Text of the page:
For her part, Elizabeth was threatened by a more intimate menace. Robert Devereux, the dashing and reckless Earl of Essex, moved into her good graces on the sudden death of his stepfather, the Earl of Leicester, in 1588. Essex was 33 years younger than Elizabeth and likely never aroused her ardor the way his stepfather had. He was neither adept as a military commander nor comfortable in taking orders, least of all from a woman. Openly insubordinate to the queen after bungling a military campaign in Ireland, he was banished from court in 1599. The Folger show includes a copy of a letter from him entitled, not very apologetically, “An Apologie of the Earle of Essex, against those which jealously, and maliciously tax him to be the hinderer of the peace and quiet of his country.” The author signed another appeal (possibly to Elizabeth): “a hart torne in peeces with care, greife, & travaile.” The Apologie didn’t work, and in February 1601, Essex and a band of followers tried to stir a popular rebellion against the queen’s councillors, and perhaps the queen herself. He was arrested, tried for treason and beheaded. Elizabeth’s chilly postmortem: “I warned him that he should not touch my scepter.”
By this time she had wielded it for 43 years. In November 1601, in her emotional “Golden Speech” to members of Parliament, the queen, now 68, reflected on her long reign. “Though you have had and may have many princes more mighty and wise sitting in this seat,” she declared, “yet you never had or shall have any that will be more careful and loving.” She owed her success, she said, to the loyalty and affection of the English people. “Though God hath raised me high, yet this I count the glory of my crown—that I have reigned with your loves.”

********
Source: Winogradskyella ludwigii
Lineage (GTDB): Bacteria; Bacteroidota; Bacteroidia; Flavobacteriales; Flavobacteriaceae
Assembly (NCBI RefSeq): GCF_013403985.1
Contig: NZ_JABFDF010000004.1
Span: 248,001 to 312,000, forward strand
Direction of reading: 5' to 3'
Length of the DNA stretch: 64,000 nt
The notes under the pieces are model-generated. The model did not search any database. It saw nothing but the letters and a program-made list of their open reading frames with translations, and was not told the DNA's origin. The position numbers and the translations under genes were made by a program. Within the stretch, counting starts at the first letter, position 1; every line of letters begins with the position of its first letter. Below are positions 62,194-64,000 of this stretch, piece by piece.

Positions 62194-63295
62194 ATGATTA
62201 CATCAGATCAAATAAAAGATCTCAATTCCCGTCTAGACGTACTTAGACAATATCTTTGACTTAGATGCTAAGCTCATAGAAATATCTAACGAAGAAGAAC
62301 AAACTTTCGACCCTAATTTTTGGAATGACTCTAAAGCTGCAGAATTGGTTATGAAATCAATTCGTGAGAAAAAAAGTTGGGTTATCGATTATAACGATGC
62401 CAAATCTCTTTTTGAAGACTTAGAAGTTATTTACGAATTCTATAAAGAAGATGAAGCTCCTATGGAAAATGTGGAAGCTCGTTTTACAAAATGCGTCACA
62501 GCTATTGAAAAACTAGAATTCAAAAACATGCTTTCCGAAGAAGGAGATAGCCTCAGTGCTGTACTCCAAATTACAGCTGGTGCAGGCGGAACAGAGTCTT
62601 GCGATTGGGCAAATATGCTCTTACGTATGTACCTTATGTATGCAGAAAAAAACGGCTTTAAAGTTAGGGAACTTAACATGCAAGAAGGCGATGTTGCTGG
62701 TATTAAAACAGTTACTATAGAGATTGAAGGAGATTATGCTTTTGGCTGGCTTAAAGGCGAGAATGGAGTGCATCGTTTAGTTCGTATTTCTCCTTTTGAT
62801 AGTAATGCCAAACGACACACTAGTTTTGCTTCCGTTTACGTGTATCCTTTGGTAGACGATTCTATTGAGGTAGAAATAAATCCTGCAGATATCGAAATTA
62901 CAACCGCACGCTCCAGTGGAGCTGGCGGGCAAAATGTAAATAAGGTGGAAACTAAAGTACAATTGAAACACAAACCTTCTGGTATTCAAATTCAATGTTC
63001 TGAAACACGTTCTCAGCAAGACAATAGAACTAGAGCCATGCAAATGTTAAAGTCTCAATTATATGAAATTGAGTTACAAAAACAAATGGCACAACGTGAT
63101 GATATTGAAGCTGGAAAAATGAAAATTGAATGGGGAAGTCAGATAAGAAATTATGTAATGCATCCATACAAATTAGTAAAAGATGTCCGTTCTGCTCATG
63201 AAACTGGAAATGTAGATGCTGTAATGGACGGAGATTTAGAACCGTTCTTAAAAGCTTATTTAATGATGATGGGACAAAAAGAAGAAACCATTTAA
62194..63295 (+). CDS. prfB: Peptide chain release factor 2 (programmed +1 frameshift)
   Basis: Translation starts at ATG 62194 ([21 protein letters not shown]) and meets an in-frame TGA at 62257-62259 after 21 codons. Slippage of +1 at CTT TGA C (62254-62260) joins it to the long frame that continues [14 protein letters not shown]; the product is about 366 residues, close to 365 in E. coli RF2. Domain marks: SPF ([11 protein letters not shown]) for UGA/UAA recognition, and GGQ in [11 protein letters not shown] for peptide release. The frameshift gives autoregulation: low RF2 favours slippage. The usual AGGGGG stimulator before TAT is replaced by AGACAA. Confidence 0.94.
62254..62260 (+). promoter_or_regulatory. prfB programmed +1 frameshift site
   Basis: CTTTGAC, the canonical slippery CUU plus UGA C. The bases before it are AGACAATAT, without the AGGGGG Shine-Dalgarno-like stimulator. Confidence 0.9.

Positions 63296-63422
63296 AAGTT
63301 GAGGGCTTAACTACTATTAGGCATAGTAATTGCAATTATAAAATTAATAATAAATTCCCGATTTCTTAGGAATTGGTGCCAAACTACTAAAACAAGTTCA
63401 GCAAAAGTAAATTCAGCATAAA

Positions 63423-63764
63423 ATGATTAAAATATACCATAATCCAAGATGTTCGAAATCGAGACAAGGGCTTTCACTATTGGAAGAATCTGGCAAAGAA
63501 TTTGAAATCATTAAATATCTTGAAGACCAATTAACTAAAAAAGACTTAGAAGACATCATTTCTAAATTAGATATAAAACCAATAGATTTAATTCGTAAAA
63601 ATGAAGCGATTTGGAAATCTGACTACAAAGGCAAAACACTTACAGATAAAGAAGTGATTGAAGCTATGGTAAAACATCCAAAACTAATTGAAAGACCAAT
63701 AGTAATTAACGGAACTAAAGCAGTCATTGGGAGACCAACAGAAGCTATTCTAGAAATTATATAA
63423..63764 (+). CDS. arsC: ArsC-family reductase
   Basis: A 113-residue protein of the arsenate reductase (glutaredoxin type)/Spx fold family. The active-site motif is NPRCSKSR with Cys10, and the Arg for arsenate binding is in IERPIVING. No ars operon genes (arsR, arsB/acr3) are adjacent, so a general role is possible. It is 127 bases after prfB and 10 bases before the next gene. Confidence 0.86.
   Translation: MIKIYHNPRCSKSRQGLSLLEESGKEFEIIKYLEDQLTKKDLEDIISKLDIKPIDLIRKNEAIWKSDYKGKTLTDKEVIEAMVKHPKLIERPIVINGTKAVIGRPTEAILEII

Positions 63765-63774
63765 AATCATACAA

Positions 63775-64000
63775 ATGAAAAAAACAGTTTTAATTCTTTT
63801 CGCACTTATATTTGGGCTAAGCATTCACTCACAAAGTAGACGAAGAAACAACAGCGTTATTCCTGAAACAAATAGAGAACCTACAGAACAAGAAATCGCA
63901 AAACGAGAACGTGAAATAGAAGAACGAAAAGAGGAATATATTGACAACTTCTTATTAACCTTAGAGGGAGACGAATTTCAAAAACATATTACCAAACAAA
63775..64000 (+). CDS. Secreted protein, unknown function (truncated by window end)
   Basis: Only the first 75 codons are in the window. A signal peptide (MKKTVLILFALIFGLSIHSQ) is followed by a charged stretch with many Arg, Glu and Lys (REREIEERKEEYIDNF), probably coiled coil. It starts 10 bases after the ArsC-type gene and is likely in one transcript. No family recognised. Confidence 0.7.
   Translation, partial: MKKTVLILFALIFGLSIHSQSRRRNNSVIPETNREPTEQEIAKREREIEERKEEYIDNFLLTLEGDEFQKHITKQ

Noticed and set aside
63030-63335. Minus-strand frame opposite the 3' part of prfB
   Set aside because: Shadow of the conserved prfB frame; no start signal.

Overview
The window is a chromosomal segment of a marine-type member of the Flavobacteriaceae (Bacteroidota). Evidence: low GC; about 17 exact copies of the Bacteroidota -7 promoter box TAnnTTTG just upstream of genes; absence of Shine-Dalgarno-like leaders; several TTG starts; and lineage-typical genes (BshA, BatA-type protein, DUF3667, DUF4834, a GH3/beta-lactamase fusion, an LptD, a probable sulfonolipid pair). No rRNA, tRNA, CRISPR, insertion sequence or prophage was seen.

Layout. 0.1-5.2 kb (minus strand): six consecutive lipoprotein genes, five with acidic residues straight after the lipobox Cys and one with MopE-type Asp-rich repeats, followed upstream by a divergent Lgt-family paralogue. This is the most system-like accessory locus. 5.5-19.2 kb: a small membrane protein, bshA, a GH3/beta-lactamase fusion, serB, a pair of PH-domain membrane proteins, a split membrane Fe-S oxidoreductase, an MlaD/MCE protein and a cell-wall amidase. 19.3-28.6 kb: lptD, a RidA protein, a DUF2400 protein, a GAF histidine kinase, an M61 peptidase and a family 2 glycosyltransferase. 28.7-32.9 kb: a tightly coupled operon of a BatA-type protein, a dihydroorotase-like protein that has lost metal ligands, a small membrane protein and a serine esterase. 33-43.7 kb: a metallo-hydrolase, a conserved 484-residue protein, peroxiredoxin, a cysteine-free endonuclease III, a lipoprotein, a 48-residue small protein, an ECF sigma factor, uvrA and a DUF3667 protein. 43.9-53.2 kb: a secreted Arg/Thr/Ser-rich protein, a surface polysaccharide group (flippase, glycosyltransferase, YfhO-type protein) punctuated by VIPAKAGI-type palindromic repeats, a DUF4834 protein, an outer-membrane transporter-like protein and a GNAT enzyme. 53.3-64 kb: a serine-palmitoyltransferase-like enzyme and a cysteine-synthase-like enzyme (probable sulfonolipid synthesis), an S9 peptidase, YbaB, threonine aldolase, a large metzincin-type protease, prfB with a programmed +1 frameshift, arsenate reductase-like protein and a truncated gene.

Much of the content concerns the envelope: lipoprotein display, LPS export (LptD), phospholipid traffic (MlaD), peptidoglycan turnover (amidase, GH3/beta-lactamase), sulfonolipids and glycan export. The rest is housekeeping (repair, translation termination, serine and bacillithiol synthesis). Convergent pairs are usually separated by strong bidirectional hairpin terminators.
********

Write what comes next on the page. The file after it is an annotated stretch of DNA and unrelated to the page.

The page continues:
Elizabeth was no doubt sincere, but she was too smart to depend for her power purely on her subjects’ affection. “Machiavelli said it’s better to be feared than loved,” says Clark Hulse. “Elizabeth knew it was better to be both. She used force only as a last resort, but it was always on the table. Plenty of people were hanged during her reign.”
The end came a little more than a year after the Golden Speech. According to one account, “her appetite to meate grew sensibly worse & worse; whereupon shee became exceeding sad, & seemed to be much grieved at some thing or other.” Enfeebled by rheumatism and possibly pneumonia, the queen died March 24, 1603. She was 69.
A flood of books and poems mourned her passing. A century later, the date Elizabeth first gained the throne, November 17, was still celebrated with bonfires, and children were taught verses about a queen they never knew: “Gone is Elizabeth, / whom we have lov’d so deare, / She our kind Mistris was, / full foure and forty year.” In a time when most of England no longer worshiped the Virgin Mary, the Virgin Queen was a Protestant substitute they could adore instead.